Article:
Still, the book is genuinely thought-provoking and has passages of great depth and beauty which the committed reader will mull over for hours on end.

The Discomfort Zone: A Personal History
The Discomfort Zone: A Personal History
by Jonathan Franzen
Edition: Paperback
Price: £8.99

4 of 5 people found the following review helpful
5.0 out of 5 stars Thoroughly enjoyable and poignant, 18 Nov. 2007
For many readers who enjoyed the dark comedy of the award-winning `Corrections', this curious amalgam of memoir and social commentary is the necessary literary appetizer to alleviate the long wait before the next Franzen novel hits the market. Fans of his most popular novel will recognize many familiar themes re-emerge from their original autobiographical source - failed marriages, middle-age alienation, difficult, disapproving parents.

Franzen's lively, witty style is as sharp and perceptive as ever; he is the master of the tragic-comic set-piece whether he is recounting the contradictions and trials of the bookish, awkward teenager he was or his recent flirtation with the geeky, withdrawn world of bridwatching, a pursuit which distracts him from his failed relationships and manifests his desire to reconnect with nature in a time where urban sprawl and climate change (two big Franzen themes) threaten the lush unpopulated wilderness.

Franzen's short memoirs work best, though, in the universal appeal they achieve and the overall humanity of his approach to the past and his formative influences. The only reservation is that at 180 pages, I was left hungry for more...surely that can't be a bad thing.
Comment Comments (2) | Permalink | Most recent comment: Jul 28, 2008 1:43 PM BST

The Cambridge Companion to Atheism (Cambridge Companions to Philosophy)
The Cambridge Companion to Atheism (Cambridge Companions to Philosophy)
by Michael Martin
Edition: Paperback
Price: £23.99

4 of 5 people found the following review helpful
5.0 out of 5 stars Solid Collection of Academic Papers, 14 Nov. 2007
If you fancy something meatier than Dawkins or more balanced and intellectually satisfying than the numerous other tirades against God that have hit the popular market recently, this collection of essays is the perfect companion to the modern debate as conducted by philosophers and theologians.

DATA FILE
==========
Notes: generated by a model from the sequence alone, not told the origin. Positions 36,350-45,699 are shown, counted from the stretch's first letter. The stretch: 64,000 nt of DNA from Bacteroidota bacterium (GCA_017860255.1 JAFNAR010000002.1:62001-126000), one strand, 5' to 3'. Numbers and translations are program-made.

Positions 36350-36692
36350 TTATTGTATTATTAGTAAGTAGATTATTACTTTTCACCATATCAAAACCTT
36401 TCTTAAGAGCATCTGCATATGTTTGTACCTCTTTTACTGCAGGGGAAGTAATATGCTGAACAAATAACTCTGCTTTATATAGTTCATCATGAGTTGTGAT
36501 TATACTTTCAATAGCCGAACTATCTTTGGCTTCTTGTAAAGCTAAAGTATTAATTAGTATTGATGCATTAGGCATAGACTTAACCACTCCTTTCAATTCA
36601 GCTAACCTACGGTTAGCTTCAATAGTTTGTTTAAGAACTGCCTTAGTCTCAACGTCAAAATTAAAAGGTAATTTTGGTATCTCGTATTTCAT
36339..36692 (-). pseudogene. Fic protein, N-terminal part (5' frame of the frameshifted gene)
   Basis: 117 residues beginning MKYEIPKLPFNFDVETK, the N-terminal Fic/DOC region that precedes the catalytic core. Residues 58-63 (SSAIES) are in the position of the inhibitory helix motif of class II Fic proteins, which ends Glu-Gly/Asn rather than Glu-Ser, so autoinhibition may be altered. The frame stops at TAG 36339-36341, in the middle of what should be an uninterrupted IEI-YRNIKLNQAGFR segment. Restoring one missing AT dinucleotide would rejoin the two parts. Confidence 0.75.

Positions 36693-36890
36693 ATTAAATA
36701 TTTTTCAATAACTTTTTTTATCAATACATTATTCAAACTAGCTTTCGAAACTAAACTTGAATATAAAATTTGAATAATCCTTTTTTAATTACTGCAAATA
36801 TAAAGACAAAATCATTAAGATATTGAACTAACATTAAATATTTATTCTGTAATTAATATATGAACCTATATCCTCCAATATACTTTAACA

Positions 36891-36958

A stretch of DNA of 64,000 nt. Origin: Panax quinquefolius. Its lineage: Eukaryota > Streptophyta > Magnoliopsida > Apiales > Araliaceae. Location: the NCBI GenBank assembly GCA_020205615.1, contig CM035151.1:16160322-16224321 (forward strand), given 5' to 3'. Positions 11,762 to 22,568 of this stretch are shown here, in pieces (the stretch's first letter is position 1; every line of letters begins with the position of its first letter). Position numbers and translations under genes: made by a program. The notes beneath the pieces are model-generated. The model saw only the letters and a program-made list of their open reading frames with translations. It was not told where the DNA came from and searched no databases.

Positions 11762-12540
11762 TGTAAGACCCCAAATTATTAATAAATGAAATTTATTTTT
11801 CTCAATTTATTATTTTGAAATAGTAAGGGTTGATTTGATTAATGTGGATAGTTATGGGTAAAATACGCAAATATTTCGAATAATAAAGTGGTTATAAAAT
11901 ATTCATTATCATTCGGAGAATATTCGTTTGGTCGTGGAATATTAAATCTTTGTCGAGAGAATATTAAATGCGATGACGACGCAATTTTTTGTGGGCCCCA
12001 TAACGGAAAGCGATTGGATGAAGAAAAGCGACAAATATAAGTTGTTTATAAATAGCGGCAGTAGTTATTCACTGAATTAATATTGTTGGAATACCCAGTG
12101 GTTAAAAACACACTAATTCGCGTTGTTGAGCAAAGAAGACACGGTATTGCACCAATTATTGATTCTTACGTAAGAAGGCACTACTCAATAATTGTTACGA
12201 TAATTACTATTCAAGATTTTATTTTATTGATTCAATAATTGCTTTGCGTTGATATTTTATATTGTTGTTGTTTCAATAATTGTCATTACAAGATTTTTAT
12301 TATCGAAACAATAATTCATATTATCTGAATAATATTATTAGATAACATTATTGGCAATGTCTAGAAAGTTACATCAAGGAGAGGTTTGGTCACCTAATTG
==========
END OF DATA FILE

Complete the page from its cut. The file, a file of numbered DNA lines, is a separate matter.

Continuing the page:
Each contributor is perfectly placed and qualified to investigate the varieties of modern atheism, their philosophical justification and historical background. A word of warning, though: most of the essays presuppose a familiarity with some central concepts in theology and analytic philosophy and readers lacking such background knowledge may find themselves at sea in several of the more difficult papers.

Contributions which to my mind stood out were `Atheism in Modern History' by Gavin Hyman - a clear, original account which explains the contours of contemporary atheism by tracing its genesis in Enlightenment critiques; `Atheism and Religion' by Michael Martin (also editor of the collection) - a fascinating investigation of the existence of atheistic religions like Jainism and `The Argument from Evil' by Andrea M Weisberger - one of the most accessible and comprehensive summaries of current thinking on the famous argument leveled by atheists against believers.

I strongly recommend this volume of specially commissioned essays as a much-needed antidote to recent superficial monographs on the topic - it will provide sharp, analytic approaches to this most contentious and stimulating of debates.
Comment Comment (1) | Permalink | Most recent comment: Jul 28, 2008 5:12 PM BST

The Victorians
The Victorians
by A.N. Wilson
Edition: Paperback
Price: £12.08

8 of 9 people found the following review helpful
3.0 out of 5 stars The Curate's Egg, 13 Nov. 2007
This review is from: The Victorians (Paperback)
A.N Wilson, industrious polymath, has delivered a detailed history of the Victorian era. The scope is huge: we have chapters on the rise of the private school, spiritualism, the Pre-Raphaelites and the potato famine, to name a few. As a bonus, Wilson's prose remains lively, engaging and conversational throughout.